Peer to Peer Magazine

Fall 2018

The quarterly publication of the International Legal Technology Association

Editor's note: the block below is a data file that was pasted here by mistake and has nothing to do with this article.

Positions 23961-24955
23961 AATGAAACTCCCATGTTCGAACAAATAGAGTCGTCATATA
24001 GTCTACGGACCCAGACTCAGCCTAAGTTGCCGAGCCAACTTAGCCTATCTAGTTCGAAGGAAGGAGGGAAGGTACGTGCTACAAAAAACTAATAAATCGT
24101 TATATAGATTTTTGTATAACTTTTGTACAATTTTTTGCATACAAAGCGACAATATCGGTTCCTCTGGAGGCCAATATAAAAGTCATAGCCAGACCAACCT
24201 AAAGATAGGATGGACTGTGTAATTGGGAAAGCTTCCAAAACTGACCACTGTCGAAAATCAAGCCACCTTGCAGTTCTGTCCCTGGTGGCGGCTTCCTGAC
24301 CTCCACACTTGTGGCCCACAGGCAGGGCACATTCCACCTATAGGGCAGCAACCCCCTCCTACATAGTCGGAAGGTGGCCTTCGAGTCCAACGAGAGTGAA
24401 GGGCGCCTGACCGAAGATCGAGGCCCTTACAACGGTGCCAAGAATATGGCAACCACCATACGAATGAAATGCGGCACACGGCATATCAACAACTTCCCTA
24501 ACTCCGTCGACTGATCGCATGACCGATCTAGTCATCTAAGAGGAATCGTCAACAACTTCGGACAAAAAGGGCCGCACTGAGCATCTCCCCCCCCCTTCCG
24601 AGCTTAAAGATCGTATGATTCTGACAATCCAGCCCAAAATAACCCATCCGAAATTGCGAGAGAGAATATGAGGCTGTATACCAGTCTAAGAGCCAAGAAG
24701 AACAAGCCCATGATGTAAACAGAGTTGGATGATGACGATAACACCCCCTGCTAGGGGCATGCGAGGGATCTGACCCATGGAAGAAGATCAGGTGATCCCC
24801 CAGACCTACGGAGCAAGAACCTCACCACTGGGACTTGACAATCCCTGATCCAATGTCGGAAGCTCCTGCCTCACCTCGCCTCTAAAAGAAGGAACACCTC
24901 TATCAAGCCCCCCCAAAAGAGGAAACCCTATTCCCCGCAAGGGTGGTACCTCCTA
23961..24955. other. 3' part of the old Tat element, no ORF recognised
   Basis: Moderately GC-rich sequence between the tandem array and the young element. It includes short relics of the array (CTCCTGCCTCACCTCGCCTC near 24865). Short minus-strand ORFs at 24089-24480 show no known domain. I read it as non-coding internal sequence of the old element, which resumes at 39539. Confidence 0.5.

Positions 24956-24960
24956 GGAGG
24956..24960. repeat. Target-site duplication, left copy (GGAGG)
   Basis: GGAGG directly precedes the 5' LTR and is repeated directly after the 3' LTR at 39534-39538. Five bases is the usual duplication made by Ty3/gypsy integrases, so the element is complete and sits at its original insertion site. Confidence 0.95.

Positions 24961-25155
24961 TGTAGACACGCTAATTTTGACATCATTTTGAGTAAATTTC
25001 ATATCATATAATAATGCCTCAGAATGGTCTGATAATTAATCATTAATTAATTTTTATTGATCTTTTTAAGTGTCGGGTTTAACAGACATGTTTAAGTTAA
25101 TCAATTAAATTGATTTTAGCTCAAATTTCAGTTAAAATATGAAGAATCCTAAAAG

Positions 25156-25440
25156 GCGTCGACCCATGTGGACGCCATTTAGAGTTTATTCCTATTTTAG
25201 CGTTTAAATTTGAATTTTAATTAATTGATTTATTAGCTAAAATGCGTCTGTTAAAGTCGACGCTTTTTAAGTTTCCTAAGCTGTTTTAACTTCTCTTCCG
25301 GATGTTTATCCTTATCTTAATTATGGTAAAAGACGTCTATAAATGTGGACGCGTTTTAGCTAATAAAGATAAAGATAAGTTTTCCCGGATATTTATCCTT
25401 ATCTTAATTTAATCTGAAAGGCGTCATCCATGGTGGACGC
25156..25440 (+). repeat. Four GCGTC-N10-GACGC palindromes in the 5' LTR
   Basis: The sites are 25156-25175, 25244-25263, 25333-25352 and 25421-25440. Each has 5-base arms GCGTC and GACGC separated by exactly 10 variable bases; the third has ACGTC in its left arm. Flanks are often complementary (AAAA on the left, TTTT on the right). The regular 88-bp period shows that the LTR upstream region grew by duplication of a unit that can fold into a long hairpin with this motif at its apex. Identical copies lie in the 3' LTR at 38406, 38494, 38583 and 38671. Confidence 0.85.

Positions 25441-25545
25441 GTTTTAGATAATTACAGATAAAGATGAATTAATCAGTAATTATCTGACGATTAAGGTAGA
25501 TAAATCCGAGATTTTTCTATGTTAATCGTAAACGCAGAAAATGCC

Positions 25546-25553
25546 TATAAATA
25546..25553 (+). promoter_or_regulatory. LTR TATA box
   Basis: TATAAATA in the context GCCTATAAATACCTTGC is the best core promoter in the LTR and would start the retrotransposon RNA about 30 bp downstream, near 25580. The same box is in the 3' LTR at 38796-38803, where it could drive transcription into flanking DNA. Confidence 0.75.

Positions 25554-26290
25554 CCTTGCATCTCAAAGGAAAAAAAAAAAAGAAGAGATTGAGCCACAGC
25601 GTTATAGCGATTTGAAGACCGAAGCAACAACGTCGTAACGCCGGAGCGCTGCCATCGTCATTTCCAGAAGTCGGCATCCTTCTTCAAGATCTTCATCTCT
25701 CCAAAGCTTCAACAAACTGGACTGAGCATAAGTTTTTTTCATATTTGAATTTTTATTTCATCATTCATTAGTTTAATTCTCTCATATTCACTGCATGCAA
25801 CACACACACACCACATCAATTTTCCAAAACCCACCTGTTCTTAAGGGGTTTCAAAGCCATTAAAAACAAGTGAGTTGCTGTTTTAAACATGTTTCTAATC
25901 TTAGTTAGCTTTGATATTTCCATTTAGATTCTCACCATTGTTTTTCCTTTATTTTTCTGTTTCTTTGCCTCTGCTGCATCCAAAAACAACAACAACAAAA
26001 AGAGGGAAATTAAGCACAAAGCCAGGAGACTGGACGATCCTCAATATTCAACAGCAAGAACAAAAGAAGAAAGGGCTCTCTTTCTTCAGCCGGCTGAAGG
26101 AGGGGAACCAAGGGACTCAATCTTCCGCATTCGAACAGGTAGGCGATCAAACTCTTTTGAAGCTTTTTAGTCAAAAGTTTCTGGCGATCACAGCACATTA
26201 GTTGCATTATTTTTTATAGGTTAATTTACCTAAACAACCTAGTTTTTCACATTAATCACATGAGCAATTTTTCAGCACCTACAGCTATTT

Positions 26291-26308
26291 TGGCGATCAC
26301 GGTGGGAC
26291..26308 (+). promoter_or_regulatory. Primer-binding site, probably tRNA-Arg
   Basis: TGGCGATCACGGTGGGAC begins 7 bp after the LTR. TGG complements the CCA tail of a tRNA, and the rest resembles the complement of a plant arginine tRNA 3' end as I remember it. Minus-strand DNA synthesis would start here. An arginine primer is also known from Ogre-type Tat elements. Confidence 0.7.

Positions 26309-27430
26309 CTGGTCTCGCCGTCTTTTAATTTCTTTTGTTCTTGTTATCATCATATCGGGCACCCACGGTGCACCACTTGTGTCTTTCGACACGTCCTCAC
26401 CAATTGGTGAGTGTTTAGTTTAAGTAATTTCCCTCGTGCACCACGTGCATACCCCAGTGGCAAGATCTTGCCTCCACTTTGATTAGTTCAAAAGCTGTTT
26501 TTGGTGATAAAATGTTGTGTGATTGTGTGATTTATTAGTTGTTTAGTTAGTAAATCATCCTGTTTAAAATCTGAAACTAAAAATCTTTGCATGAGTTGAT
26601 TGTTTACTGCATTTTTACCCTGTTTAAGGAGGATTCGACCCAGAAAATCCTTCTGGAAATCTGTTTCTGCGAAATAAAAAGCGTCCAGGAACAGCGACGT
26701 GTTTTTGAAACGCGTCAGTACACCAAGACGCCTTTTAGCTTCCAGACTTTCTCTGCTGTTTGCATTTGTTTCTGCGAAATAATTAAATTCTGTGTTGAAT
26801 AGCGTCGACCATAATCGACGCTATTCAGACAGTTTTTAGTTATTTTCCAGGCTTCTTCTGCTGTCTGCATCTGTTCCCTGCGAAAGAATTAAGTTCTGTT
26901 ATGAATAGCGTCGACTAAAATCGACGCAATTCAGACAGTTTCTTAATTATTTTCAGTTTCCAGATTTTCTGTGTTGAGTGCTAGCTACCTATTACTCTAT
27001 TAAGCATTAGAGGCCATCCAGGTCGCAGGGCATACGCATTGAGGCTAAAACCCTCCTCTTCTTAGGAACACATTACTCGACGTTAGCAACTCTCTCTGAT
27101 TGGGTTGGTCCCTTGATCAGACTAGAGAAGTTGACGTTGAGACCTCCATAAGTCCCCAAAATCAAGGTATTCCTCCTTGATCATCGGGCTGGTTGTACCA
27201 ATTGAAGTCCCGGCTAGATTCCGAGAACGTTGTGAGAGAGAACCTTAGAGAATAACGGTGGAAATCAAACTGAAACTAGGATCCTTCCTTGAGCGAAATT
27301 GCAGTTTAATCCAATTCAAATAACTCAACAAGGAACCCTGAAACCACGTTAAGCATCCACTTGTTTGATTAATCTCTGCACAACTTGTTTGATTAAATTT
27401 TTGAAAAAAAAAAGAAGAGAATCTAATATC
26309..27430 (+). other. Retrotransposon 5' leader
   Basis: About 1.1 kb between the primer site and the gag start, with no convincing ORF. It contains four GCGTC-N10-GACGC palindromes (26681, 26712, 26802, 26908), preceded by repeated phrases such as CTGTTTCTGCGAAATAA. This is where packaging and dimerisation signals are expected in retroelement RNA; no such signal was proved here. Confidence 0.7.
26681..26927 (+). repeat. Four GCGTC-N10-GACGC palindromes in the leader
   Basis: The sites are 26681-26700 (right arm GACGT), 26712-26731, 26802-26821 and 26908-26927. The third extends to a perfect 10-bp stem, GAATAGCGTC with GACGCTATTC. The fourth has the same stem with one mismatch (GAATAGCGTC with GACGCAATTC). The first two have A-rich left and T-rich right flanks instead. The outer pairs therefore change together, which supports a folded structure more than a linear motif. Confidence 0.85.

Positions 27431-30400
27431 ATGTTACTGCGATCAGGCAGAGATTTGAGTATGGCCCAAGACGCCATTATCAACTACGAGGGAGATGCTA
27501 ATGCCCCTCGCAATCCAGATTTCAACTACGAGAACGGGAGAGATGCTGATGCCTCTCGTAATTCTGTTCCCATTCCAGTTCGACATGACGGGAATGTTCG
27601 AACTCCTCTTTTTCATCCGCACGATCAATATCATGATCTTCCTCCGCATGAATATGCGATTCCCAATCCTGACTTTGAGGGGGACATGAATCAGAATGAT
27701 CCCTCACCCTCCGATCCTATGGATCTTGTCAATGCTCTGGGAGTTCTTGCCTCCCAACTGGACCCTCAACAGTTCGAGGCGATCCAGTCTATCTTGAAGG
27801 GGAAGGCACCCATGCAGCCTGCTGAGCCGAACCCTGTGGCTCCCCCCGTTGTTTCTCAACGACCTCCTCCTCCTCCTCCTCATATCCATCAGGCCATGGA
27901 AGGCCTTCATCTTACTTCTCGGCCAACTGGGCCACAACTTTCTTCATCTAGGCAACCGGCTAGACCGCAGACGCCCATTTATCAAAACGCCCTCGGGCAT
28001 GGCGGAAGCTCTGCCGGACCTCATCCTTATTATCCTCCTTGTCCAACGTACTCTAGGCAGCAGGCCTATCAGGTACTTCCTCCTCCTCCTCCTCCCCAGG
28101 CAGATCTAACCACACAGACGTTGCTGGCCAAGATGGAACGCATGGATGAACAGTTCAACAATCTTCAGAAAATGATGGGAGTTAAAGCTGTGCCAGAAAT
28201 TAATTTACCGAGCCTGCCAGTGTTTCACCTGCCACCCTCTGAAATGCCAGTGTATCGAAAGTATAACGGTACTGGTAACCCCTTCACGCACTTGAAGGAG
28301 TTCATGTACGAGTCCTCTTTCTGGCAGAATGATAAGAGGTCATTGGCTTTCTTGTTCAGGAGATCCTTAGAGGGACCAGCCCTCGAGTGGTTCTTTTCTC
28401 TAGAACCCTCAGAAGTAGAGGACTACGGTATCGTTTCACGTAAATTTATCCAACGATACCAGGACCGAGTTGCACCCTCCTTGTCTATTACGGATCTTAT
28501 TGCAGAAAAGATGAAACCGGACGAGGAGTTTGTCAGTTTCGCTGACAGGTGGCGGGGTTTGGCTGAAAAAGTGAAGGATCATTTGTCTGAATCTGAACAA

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10 simultaneously losing revenue and ceding control over the ultimate outcome for the client. It is rare that client needs are addressed fully by legal services. Perhaps they have had a cyber breach and need help addressing technical vulnerabilities. Perhaps they are developing financial products and seek consulting on how to generate a regulatory compliance program. Or, perhaps they want to launch a communications campaign associated with a proposed merger under government review. In all these instances, who is better positioned to understand and serve the client than their law firm? The Challenge Successfully developing a non-legal offering is much harder than just identifying the market opportunity. The legal world is rife with failed attempts at expanding services outside of legal. The many challenges that firms encounter when developing a new offering include: • Developing a bold vision – offerings frequently begin as modest, low-risk, incremental additions of one or two people. Those can provide incremental revenue but fail to seize the true opportunity and rarely endure. • Understanding of the market, the buyers, and buyer values – the person at the client responsible for procuring your non-legal service may not be the same person with whom you have a relationship, and your law firm brand may not carry the same cachet with non-legal buyers. I n July of this year, on a roof deck overlooking the National Mall, at an event headlined by Senators from both parties, a large global firm launched its Strategic Communications team. The latest of several non-legal market offerings, the Strategic Communications initiative positioned the firm to more fully serve the needs of its clients while capturing revenue that had previously been spent elsewhere. Unbeknownst to most attendees enjoying finger food and casually networking, this launch was the culmination of months of strate, planning, organization, and collaboration. It represented the triumph of innovation over the forces of inertia and risk aversion. How did we get to this point while avoiding the many pitfalls experienced by firms attempting to innovate by stepping outside of their traditional legal practice areas? The Opportunity When I consulted with a global hotel chain years ago, we sought to maximize "share of wallet" – the percentage of a customer's vacation dollar that was spent at their property. The same concept applies to law firms and their clients. They occupy a position that other professional services would kill for - possessing trusted relationships with clients who come to them precisely at their time of need. They understand their clients' business needs and priorities, and they have a relationship of privilege that protects many of their interactions. Firms have grown tired of referring non- legal work to other professional services firms, Developing, Launching, and Growing Non-Legal Market Offerings B E S T P R A C T I C E S B Y M I C H A E L L O W E Who is better positioned to understand and serve the client than their law firm?

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